IN OTHER, OLDER NEWS: Many years ago, San Francisco Chronicle columnist Herb Caen (1916-97) wrote that he kept a file of items to use whenever he had space, so I began keeping a similar file, which I labeled: “Quotes Worth Saving.”

One item from Caen’s file that ended up in mine has to do with Winston Churchill’s famous saying, “The British Navy has survived 300 years of rum, buggery, and the lash.” To this Caen added, “That sounds like another quiet Saturday night South of Market.”

Churchill, of course, had a legendary way with words. Take his comment in a 1939 radio broadcast two months after Stalin and Hitler signed their non-aggression pact: “I cannot forecast to you the action of Russia. It is a riddle wrapped in a mystery inside an enigma.”

Has anything changed in the Kremlin? Part of the confusion, of course, results from the fact that folks in Moscow speak Russian.

In October 2000, The Chronicle reported that “Boris Yeltsin scolded Mike Wallace during a 60 Minutes interview: ‘An experienced journalist like yourself should express himself in a more civilized fashion.’ Wallace’s question, ‘Is Yeltsin thin-skinned about the press?’ had been mistranslated as asking whether the former Russian leader was a ‘thick-skinned hippopotamus.’”

One item from my Quotes Worth Saving file concerns James Gordon Bennett Jr., who took over the now-defunct New York Herald Tribune from his late father. “Father had no enemies,” the son commented, “but his friends intensely disliked him.”

Here are a few more newspaper stories from Quotes Worth Saving:

DECATUR, GEORGIA — “A man accused of holding up a Domino’s Pizza outlet because he believed he was the target of the company’s ‘Avoid the Noid’ ad campaign has been found not guilty by reason of insanity… [Kenneth] Noid, who was described as ‘acutely psychotic,’ held two employees in the restaurant in Chamblee hostage for nearly six hours in January before he surrendered. Police said Noid thought the pizza maker’s TV commercials (which showed a giggling, red-hatted gremlin called ‘the Noid,’ who tried to chill pizzas before they could be delivered) were aimed at him.” — Associated Press, 1989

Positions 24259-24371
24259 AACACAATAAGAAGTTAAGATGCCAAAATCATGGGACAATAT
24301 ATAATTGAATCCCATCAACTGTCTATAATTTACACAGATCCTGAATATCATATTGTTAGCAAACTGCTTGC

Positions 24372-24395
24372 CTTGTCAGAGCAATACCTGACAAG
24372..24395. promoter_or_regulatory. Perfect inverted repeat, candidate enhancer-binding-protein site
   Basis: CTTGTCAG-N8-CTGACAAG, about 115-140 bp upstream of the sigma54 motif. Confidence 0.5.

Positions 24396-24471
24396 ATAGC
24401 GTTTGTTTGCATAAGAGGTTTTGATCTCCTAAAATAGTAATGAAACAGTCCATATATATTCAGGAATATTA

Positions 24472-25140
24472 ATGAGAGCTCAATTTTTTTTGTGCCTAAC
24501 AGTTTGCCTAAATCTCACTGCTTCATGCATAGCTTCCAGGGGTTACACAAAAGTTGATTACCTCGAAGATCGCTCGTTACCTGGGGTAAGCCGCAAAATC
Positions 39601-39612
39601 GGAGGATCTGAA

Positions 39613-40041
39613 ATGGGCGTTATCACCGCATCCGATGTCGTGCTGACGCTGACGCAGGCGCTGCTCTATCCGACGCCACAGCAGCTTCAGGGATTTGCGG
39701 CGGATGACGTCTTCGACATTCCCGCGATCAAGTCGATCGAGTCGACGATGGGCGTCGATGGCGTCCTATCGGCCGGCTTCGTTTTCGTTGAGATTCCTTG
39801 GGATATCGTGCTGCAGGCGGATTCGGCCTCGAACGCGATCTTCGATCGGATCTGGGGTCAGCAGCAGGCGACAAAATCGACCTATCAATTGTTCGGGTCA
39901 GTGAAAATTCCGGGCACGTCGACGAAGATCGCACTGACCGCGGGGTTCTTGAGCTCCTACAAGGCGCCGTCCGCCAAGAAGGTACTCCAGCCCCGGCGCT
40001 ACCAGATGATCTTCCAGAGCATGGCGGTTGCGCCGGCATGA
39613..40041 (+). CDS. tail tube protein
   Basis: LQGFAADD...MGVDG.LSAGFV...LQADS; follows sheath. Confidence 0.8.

PHILADELPHIA — “Two Amish men have been accused of buying cocaine from a motorcycle gang called the Pagans and then distributing it to young members of the conservative religious sect. ‘Bikes and buggies, it’s a rather strange combination,’ Pennsylvania State Police Maj. Robert Werts said of yesterday’s indictment.” — Marin Independent Journal, 1998

IRAN — “A 16-month-old baby in Iran was found safe and slumbering in the den of a mother bear after being missing for three days… The baby was the child of nomadic parents in western Lorestan province who found their child missing after returning to their tent from the fields. A search party later discovered the toddler in the bear’s den about six miles from the encampment. The team said the child had been breast-fed by the bear; doctors reported the baby was in good health.” — Earth Environment Service, 2001